Being a host country for such huge sports tournaments, has no doubt put South Africa in the spotlight and shunned away any misconceptions of crime and fears that once prevented people from exploring and enjoying South Africa. This has opened many tourism opportunities that the country has capitalized on, from apartheid museums and history learning to exploring the safari and wildlife or the hidden costal beaches. Many international visitors continue to seek South Africa as their number one holiday destination.


University of Cape Town
University of Cape Town
As President Nelson Mandela once said:   “Education is the most powerful weapon which you can use to change the world.” During the apartheid era, the right to education was often not equally spread ,  black learners received the poorest quality education, while white learners received the best the quality education. Since 1994, the country has invested a great deal in education, especially for previously disadvantaged learners (black). Hi The University of Cape Town is consistently recognized as one of Africa’s best universities in the world, this attracts students from all over the world to the country’s tertiary institutions because of the quality and affordability of the academic institutions in the country. The education offered in South Africa is continuously improving and is of a standard that can compete within the international spheres.


In 1999, isiMangaliso Wetland Park was named as South Africa’s first World Heritage Site in recognition of its superlative natural beauty. In 2011, Table Mountain was voted as one of the New7Wonders of Nature in the world. This shows that when it comes to tourism and travel, the country has more to be proud of and an extensive experience offering for visitors all around the world. Cape Town in the Western Cape province, continues to be listed as one of the most beautiful cities in the world and is no doubt a luxury holiday destination for South Africans and international visitors.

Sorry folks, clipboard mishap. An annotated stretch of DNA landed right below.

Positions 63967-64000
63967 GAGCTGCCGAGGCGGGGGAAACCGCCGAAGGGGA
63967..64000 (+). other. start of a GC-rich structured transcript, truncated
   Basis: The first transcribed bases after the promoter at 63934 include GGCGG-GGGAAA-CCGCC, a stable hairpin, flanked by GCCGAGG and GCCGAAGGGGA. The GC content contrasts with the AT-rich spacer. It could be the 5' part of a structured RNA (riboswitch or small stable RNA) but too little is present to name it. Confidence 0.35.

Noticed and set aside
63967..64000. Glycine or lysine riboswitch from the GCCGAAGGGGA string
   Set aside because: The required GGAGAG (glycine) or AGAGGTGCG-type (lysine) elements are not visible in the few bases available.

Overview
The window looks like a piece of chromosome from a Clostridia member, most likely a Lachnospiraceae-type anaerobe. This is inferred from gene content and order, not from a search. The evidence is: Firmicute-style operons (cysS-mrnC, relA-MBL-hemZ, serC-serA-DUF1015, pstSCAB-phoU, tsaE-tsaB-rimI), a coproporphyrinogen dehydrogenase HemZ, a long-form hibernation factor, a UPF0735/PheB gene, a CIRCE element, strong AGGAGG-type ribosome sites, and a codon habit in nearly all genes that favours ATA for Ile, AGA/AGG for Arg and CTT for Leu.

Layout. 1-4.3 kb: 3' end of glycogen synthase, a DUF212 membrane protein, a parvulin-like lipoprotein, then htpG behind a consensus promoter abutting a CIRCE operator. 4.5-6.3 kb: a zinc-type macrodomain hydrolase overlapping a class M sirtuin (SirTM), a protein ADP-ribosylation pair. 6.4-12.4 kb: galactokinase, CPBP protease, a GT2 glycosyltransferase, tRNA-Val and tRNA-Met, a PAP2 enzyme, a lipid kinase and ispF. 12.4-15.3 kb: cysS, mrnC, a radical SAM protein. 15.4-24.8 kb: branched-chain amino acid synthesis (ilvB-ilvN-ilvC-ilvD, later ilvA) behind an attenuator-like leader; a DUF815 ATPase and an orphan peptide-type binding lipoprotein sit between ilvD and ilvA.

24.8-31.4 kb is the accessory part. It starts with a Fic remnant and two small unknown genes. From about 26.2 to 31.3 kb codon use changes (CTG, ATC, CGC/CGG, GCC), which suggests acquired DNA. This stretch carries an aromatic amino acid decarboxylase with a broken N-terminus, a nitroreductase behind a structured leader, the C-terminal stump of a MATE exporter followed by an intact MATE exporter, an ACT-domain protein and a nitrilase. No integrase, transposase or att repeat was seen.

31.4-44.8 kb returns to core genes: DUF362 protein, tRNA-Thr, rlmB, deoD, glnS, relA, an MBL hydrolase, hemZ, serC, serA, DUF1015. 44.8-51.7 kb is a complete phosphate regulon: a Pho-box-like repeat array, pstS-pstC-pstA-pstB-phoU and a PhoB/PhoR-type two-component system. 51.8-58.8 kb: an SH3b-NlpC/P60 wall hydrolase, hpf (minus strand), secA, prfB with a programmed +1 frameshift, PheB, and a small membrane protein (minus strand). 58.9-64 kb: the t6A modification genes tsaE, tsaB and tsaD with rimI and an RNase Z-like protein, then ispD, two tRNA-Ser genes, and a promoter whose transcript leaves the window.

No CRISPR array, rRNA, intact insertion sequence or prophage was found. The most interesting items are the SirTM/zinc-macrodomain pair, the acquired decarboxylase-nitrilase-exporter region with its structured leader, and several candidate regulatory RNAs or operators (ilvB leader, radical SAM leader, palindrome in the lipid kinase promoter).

isiMangaliso Wetland Park
New 7 wonders of Nature Table Mountain
New 7 wonders of nature

Table Mountain

A lot has happened in the past 25 years and Tourism South Africa continues to grow and become a sought after treat especially amongst young people. There is also a growing number of young adults who are taking advantage of their beautiful land and using social media as an influence to attract international visitors.

The question is though, how have you experienced South Africa in the past 25 years and how well do you know your country?


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My name is Mapitso. Thanks for stopping by. I'm based in South Africa and this blog is where I share all the things I love about travel, entrepreneurship and education. I hope you'll visit again.


0 Replies to “25 years of democracy and the right to travel South Africa”

  1. Hey Tshepo, I’ve thinking about your comment for a while. I l’m not very political, but from a human rights perspective anyone who says apartheid regime was better is someone who benefited at the cost others. I don’t thinks fair. I agree that democracy has brought about transformation and the new South Africa we live in, but it also comes with certain cons that we are battling with. I’ll forever be grateful for the current South Africa 🇿🇦

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Based in South Africa. This blog is where I share all the things I love, so please explore. I hope you will stop by again.